USA TODAY - Director Brian Percival knew it was crucial to find the right actress to play Liesel Meminger, the young heroine of Markus Zusak's best-selling novel, The Book Thief.
But after seeing "thousands" of actresses from around the globe, Percival was stuck as he prepared for the film, out Nov. 15.
"Some were good in different ways but nobody was actually Liesel," he says. "And it was key that we found someone who didn't have to act it so much as just be Liesel."
When he received the audition tape of 12-year-old French Canadian actress Sophie Nélisse, Percival knew he had found the perfect person to play the vibrant girl mired in Nazi Germany.
"It was quite uncanny, this kid. I was taken right away," says Percival. "It was this mixture of naive innocence but at the same time she's actually quite ballsy. You feel that you can get kneed in the groin at any point."
Nélisse (whose 9-year-old sister Isabelle starred in the horror flick Mama) jumped on board with a cast that includes Geoffrey Rush and Emily Watson. The two play German foster parents who care for Liesel before hiding a young Jewish man (Ben Schnetzer) in their working-class home. Liesel discovers the joy of reading to such an extent that she resorts to stealing ever-scarce books.
"It's a big ask to have someone that age carry such a key role. If Sophie didn't get it right, everyone else would have struggled around her," says Percival, who helmed numerous episodes of PBS's Downton Abbey. "Fortunately, she just nailed it."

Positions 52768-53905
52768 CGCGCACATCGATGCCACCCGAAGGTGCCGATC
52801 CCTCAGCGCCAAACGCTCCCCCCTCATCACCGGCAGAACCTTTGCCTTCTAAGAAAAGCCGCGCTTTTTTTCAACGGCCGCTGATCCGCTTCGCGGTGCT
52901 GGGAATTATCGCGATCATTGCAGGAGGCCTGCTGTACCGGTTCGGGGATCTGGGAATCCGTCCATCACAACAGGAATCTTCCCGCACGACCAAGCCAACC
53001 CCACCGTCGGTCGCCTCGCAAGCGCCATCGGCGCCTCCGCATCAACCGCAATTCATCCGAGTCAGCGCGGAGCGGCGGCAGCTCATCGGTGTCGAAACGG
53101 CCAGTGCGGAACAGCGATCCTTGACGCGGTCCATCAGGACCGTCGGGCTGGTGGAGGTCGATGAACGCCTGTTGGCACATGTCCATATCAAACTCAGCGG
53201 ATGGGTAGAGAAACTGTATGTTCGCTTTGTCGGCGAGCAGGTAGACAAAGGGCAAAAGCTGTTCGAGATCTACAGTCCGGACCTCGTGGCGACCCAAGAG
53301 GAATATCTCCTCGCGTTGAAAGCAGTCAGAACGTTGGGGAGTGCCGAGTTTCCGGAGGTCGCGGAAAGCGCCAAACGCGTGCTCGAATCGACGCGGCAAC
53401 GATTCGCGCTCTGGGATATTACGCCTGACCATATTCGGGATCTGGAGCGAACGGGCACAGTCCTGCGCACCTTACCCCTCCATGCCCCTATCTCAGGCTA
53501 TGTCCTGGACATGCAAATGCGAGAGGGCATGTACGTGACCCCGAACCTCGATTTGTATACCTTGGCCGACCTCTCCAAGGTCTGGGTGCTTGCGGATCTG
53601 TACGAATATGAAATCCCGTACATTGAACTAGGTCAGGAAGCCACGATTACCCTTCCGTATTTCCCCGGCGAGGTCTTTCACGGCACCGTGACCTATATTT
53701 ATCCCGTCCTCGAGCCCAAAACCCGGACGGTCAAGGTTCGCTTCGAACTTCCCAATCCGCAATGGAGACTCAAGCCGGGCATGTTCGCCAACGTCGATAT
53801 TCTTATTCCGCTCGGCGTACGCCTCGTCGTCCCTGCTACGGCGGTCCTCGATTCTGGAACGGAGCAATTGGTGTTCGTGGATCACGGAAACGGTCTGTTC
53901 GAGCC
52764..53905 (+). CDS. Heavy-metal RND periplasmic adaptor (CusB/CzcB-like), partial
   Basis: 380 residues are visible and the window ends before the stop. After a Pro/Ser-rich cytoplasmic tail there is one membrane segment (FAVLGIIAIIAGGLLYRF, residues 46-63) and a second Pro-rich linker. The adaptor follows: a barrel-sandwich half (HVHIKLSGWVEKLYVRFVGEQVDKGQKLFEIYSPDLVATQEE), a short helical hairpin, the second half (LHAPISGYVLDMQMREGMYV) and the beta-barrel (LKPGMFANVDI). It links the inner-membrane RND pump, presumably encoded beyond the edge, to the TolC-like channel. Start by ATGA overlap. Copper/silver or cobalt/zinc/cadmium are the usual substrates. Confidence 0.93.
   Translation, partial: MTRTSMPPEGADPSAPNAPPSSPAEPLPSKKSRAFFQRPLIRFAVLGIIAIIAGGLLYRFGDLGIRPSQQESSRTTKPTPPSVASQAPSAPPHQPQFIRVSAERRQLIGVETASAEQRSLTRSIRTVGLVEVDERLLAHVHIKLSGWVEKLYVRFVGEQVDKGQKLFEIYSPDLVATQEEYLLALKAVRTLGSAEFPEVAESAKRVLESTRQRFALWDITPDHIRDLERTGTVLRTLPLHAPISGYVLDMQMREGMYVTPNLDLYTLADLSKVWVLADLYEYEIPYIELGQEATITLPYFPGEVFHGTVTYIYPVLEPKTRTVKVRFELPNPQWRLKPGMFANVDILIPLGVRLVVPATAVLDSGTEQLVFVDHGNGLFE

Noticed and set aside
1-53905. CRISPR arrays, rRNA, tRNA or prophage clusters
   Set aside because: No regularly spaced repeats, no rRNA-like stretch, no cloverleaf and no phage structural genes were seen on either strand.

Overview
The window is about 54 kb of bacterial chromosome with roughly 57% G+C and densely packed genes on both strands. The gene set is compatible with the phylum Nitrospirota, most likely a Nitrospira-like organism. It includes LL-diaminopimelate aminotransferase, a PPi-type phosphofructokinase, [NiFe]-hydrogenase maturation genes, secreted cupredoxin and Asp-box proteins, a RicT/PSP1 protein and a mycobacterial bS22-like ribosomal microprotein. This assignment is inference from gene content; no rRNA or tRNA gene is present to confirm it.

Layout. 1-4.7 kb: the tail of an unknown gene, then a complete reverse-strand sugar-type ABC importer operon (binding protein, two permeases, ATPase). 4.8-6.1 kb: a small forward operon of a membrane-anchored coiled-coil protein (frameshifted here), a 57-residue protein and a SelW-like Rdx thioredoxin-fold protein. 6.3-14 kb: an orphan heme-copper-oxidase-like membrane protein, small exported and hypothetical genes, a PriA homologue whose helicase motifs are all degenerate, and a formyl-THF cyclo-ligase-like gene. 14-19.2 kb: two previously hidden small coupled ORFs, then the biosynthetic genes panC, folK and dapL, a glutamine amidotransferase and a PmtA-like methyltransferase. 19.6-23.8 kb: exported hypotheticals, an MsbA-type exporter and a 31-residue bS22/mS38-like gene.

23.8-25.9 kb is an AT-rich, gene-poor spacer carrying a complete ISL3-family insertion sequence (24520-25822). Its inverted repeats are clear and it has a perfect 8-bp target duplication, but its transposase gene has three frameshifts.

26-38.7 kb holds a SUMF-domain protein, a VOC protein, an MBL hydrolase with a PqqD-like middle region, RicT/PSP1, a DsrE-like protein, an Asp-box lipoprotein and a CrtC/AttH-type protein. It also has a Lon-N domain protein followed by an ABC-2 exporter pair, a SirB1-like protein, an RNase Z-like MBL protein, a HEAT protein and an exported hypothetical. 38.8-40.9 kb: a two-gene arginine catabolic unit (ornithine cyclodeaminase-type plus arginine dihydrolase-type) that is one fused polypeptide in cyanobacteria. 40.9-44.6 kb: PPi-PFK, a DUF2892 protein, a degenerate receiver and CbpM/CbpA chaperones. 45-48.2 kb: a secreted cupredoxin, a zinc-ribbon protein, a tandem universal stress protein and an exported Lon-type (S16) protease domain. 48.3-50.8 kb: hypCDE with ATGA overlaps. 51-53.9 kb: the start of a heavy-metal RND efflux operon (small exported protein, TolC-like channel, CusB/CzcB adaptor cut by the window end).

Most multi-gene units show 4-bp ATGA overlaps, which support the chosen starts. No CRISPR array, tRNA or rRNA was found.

Even though she starred in 2011's Monsieur Lazhar, Oscar-nominated for best foreign film, Nélisse says accepting the Book Thief role was daunting.
"There were so many big actors (already cast) I thought they'd say, 'Oh, she's not very good.' " says Nélisse. "But after the first week they found that I was not that bad."
Rush, who won an Oscar for 1996's Shine, was smitten.
"I've had the opportunity in my career to have played opposite some extraordinary actresses and Sophie is just a true, natural original," says Rush. "She's a gifted performer who has an instinctive and highly creative rapport with the lens."
Despite the tough emotional content of the story, in which Sophie comes of age in an intolerant society while dealing with allied bombing attacks, Rush found that Nélisse was a "great ally" in keeping the set buoyant.
"She is an absolutely hilarious clown," says Rush of his co-star, who celebrated her 13th birthday with a cake on a German soundstage that replicated the novel's downtrodden village. "In between takes she would have me rolling on the floor laughing my (butt) off. There were some tough scenes to do, but she would always prick the bubble after and make me laugh."
The celebrations have quietly continued for The Book Thief. The filmmakers are quickly completing the project, whose release date was moved from winter 2014 to Nov. 15 - a key calendar slot for dramas seeking awards buzz. "There is a real air of excitement, we're feeling very buoyant," says Rush.
The Book Thief deals with some heavy subject matter, but ultimately it's an uplifting story about human perseverance.
"There are some devastating aspects of watching a girl going from age 10 to 15 trying to make sense of a world so badly off balance," says Rush. "But in a way it's such a fresh story, there is such rich detailed humanity in the ordinary lives of these people."
(Copyright © 2013 USA TODAY)